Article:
The Wild Bunch Hit The First National Bank September 19, 1900

Wild Bunch

Butch Cassidy’s The Wild Bunch, robbed the First National Bank in Winnemucca, Nevada making off with $32,640.  The gang celebrated the success of the robbery in Fort Worth by posing for the famous photograph of the five robbers. Cassidy, Sundance, Bill Carver, Harvey Logan, and Ben Kilpatrick in suits. The Pinkerton Detective Agency would use the photograph in their wanted poster.

Sam Bass Robs The Union Pacific On September 18, 1877

Sam Bass

Bass and fellow outlaw Joel Collins recruited several hard characters to rob stagecoaches. On stolen horses they held up seven coaches without recouping their fortunes. Next, in search of bigger loot, a band of six, led by Collins and including Bass, rode south to Big Springs, Nebraska, where, in the evening of September 18, they held up an eastbound Union Pacific passenger train. They took $60,000 in newly minted twenty-dollar gold pieces from the express car and $1,300 plus four gold watches from the passengers. After dividing the loot the bandits decided to go in pairs in different directions. Within a few weeks Collins and two others were killed while resisting arrest. But Bass, disguised as a farmer, made it back to Texas, where he formed a new outlaw band.

Black Bart Robs Stagecoach September 17, 1882

Black Bart

On September 17, 1882, Black Bart robs the Wells Fargo & Co’s Express in Shasta County the stage from Yreka to Redding.

Bob Younger Dies In Prison September 16, 1889

Bob Younger

Bob Younger was a member of the James-Younger gang that included Frank and Jesse James. The other members were Bob’s older brothers Cole and Jim Younger, Clell Miller, Arthur McCoy, Charlie Pitts, John Jarrette, Mathew “Ace” Nelson.  For ten years the gang would rob banks, trains, and stagecoaches in Missouri, Kentucky, Iowa, Texas, Arkansas, Kansas, and West Virginia. The gang would attempt to rob The First National Bank in Northfield, Minnesota on September 7, 1876. The citizens of Northfield armed themselves and would defend their bank. Bob Younger was shot in the right elbow and two other members were shot dead.  All three Younger brothers would be wounded and captured in the shootout a couple weeks later with a posse. Frank and Jesse James escaped and were seprated from the gang durring the faild raid. Bob Younger was convicted and sentenced to life imprisonment. He died of tuberculosis in prison at Stillwater, Minnesota. He was 35 years old.  He was buried in Lee’s Summit Historical Cemetery.

Doc Holliday’s Frock Coat Sold for $55,000

Doc Holliday Frock Coat

The Harrisburg Wild West Artifacts Auction this past July, had a frock coat owned by Doc Holliday that sold for $55,000.  The coat is in a display box with a letter from the Arizona Pioneers Home. Apparently Mary K. Cummings better know as “Big Nose Kate” the long time girlfriend to Doc Holliday, kept the coat. Cummings in her older years would end up in the Arizona Pioneers Home. It was a home for the elderly and she passed away 6 months after she moved in. She had wanted to leave the coat to a person named Mr. C. J. Danner who lived in Colorado Springs. A letter was written to Mr. Danner by a staff assistant Gladys Beamon informing him that Cummings had passed and she wanted to leave him the coat. She had also mentioned that the coat was favored by Doc Holliday and worn during the famous gunfight at the OK Correll. Below is the letter…..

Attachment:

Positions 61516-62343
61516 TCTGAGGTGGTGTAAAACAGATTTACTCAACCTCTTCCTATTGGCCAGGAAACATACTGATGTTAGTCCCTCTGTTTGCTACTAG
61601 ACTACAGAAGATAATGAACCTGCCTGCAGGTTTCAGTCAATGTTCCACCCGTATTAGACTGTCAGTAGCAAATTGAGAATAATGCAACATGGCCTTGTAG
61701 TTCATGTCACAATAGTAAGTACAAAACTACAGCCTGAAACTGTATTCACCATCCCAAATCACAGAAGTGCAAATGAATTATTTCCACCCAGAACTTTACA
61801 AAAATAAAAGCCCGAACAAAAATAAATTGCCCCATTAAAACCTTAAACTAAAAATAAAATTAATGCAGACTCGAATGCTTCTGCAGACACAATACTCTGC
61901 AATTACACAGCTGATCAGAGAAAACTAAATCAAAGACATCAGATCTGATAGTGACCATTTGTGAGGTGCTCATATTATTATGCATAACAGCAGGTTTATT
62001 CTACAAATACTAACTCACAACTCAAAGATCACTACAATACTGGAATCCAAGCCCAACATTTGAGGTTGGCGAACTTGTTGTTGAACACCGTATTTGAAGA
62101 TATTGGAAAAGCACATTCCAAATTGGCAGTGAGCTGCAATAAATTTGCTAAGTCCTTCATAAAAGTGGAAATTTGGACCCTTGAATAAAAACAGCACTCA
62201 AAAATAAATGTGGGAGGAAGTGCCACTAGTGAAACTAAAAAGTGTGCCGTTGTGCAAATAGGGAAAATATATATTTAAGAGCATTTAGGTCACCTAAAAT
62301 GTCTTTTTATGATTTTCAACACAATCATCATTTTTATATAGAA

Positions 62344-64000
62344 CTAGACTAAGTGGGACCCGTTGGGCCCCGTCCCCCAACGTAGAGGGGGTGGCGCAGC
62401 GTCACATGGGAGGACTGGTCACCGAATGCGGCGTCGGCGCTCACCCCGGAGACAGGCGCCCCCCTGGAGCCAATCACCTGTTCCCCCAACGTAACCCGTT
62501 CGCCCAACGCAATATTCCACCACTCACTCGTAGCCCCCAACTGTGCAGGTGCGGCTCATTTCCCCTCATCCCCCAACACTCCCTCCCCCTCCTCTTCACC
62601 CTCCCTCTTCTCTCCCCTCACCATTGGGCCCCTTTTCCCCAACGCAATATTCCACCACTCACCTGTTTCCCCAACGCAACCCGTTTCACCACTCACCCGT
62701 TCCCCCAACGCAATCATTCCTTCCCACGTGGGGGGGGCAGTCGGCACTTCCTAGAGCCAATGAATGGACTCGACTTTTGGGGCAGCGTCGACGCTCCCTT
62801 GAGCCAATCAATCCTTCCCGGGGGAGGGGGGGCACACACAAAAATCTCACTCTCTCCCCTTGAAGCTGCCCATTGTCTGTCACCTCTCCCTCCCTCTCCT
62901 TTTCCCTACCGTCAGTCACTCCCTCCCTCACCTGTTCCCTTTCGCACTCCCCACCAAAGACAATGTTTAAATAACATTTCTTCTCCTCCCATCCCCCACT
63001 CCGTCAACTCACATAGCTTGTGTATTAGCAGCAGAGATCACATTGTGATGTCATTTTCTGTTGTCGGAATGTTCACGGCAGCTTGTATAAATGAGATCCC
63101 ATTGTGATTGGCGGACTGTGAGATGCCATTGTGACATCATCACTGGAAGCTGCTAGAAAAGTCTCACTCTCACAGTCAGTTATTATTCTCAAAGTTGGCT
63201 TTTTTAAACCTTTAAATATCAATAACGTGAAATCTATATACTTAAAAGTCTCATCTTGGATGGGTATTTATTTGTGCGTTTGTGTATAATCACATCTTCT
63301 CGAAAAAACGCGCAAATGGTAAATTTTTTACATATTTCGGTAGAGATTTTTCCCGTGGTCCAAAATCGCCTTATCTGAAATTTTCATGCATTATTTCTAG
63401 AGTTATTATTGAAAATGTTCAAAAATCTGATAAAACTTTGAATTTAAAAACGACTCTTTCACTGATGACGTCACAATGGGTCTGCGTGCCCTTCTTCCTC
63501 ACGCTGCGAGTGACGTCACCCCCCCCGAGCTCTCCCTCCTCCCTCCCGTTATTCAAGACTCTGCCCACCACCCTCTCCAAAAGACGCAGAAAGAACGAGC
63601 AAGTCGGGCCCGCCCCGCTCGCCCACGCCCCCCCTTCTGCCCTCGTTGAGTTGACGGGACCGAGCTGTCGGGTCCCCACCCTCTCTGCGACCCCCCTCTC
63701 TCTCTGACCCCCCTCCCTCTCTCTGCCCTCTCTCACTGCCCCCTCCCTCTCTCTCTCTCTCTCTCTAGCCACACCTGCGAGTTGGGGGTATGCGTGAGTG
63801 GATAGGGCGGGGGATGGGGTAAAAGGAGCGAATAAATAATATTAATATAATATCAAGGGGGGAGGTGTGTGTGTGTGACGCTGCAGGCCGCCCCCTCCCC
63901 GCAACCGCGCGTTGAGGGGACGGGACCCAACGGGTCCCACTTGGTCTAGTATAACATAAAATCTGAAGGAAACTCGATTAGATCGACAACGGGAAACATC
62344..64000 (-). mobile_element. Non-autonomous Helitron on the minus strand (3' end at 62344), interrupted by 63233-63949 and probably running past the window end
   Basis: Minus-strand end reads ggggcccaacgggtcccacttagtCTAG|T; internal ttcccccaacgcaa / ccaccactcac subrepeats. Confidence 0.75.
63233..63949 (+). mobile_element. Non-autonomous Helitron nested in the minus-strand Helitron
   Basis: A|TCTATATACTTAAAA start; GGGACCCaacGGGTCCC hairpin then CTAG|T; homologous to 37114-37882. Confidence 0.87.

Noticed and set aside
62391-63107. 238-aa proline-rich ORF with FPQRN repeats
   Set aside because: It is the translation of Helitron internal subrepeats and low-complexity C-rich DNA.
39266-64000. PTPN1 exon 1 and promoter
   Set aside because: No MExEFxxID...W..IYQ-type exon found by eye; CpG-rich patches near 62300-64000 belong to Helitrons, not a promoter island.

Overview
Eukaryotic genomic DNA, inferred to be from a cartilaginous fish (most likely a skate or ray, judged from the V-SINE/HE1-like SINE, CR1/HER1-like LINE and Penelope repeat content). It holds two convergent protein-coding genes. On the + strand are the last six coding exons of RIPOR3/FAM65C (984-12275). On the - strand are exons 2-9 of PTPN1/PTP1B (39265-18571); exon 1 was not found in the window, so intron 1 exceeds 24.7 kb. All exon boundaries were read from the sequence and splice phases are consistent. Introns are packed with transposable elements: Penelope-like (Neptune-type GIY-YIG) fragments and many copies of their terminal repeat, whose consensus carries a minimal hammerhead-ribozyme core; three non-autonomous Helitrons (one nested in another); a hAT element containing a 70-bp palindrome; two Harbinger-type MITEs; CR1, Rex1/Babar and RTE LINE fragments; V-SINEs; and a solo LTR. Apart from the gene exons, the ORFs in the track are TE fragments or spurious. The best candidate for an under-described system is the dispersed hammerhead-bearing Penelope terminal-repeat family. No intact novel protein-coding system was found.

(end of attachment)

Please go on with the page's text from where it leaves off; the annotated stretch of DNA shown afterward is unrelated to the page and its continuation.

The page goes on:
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Geronimo Surrenders September 4, 1886

Geronimo

On September 4, 1886, the great Indian warrior Geronimo surrenders to General Nelson Appleton Miles.

 

 

 

Black Bart Strikes Again On August 31, 1881

Black Bart

August 31, 1881  famous stagecoach robber Black Bart would rob the Wells Fargo stagecoach from Roseburg to Yreka, California.

John Wesley Hardin Arrested August 23, 1877

John Wesley Hardin

August 23, 1877 John Wesley Hardin was arrested on a Florida train by Texas Ranger John Armstrong. Three years prior, Hardin had killed Deputy Sheriff Charles Webb in a small town near Austin, Texas. Up to that point it was estimated that Hardin had already killed over 27 men. Hardin had taken an alias and been on the run going back and forth between Alabama and Florida. The determined Texas Rangers found out his general location. Armstrong was sent to Florida and on a tip spotted Hardin in the smoking car of the train that had stopped in at a Pensacola station. Armstrong and local authorities rushed the train from both sides with their guns drawn. Hardin whose natural instinct was to go for his weapon, got caught up in his suspenders and Armstrong used is .45 caliber pistol to hit Hardin over the head to disable him.  Hardin would be sent back to Texas to stand on trial for murder. He was found guilty of killing Sheriff Webb and sentence to life in prison. He served 15 years when he was pardoned by the Governor. During his stay in prison he studied law. Once pardoned he took the Texas state bar exam and passed.

George Hoy Dies After Being Shot By Wyatt Earp On August 21, 1878

Wyatt Earp and Bat Masterson1876

On July 26, 1878 in Dodge City, a group of drunken cowboys were firing their guns randomly in town. Assistant Marshal Wyatt Earp and Policeman James Masterson (brother of Bat Masterson) responded to the shootings. Earp and Masterson fired at the cowboys as they were trying to flee on horses across the Arkansas river bridge south of down. One of the cowboys named George Hoy was hit in the arm and fell to the ground. Hoy would eventually develop gangrene from the gunshot and die on August 21, 1878. Later in Wyatt Earp’s autobiography by Stuart Lake, Earp would claim that he was the one that hit Hoy with the fatal shot.

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